• From the centre of a cyclonic storm, pressure increases outwards.
  • The amount of the pressure drop in the centre and the rate at which it increases outwards gives the intensity of the cyclones and the strength of winds.

How do cyclones form?

  • Tropical cyclones require certain conditions for their formation. These are:
  • A source of warm, moist air derived from tropical oceans with sea surface temperature normally near to or in excess of 27 °C;
  • Winds near the ocean surface blowing from different directions converging and causing air to rise and storm clouds to form;
  • Winds which do not vary greatly with height – known as low wind shear/wedge. This allows the storm clouds to rise vertically to high levels;
  • The disturbance must occur at a minimum distance of at least 500 km [300 mi] from the equator. For tropical cyclonic storms to occur, there is a requirement that the Coriolis force must be present.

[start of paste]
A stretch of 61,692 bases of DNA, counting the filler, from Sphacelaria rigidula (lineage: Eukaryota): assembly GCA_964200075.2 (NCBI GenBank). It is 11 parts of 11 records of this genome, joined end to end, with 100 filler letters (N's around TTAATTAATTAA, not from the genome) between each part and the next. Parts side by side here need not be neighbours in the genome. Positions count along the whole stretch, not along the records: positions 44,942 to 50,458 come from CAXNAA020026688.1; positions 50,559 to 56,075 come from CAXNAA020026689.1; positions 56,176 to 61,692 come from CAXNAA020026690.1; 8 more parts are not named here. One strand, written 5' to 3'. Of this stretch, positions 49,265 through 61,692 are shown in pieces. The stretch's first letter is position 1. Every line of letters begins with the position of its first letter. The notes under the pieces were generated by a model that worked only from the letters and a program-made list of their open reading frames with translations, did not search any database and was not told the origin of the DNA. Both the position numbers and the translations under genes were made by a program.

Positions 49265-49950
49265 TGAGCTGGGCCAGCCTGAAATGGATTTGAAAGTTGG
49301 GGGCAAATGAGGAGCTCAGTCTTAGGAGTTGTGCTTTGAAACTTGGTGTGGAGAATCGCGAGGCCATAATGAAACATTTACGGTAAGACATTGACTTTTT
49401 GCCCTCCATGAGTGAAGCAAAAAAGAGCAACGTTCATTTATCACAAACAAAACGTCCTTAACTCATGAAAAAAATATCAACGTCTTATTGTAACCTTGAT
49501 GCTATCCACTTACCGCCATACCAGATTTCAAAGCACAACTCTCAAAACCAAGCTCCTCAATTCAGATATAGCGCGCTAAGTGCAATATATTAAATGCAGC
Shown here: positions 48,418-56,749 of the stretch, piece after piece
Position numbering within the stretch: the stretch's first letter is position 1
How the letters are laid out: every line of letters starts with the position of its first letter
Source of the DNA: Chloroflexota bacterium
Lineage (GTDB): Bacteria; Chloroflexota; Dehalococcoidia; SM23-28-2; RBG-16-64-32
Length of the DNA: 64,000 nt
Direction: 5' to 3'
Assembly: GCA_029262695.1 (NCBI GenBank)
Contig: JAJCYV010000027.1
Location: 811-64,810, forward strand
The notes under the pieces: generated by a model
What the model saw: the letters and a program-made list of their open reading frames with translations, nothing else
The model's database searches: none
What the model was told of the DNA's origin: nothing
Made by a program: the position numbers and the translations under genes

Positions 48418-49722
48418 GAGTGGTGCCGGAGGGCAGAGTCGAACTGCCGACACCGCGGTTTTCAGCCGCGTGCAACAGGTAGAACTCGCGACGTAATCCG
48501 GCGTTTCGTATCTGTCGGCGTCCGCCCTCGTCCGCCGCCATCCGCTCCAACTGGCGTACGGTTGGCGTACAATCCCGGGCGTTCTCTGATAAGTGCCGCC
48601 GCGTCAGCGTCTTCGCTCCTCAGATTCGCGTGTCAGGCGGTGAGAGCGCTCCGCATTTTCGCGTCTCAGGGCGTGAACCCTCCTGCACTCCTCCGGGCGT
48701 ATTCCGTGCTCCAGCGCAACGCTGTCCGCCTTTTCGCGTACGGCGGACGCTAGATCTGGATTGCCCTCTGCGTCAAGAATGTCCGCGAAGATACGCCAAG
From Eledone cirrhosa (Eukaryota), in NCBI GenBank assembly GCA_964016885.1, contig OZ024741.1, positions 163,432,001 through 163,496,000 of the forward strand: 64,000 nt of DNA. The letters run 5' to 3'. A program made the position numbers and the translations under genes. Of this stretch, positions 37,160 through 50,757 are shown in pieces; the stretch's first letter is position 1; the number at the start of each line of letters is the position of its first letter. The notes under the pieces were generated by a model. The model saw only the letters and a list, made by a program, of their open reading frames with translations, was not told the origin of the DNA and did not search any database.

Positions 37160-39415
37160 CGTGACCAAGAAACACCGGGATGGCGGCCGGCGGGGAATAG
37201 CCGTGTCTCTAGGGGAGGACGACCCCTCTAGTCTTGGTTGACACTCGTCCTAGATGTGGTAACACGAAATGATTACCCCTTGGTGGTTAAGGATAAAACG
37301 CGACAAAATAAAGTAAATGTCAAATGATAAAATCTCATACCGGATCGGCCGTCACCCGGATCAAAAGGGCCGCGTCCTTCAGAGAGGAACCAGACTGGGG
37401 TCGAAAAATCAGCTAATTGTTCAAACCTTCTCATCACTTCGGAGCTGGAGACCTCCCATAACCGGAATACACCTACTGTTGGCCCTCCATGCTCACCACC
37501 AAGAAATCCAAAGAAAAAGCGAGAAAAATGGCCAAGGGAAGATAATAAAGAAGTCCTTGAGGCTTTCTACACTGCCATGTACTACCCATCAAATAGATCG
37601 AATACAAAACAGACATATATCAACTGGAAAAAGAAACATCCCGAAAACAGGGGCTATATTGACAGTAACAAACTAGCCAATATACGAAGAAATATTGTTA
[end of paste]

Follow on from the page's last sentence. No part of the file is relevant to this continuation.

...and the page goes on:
• Coriolis force/spin induced by the rotation of the Earth that can prevent filling of low pressure at the centre.
  • Remember that the Coriolis effect is zero near the equator and increases to the north and south of the equator.
  • Without the Coriolis force, the low pressure of the disturbance cannot be maintained (absence of Coriolis force near the equator prohibits the formation of tropical cyclone between 0°-5° latitude);
  • Unstable condition through the troposphere that creates local disturbances around which a cyclone develops;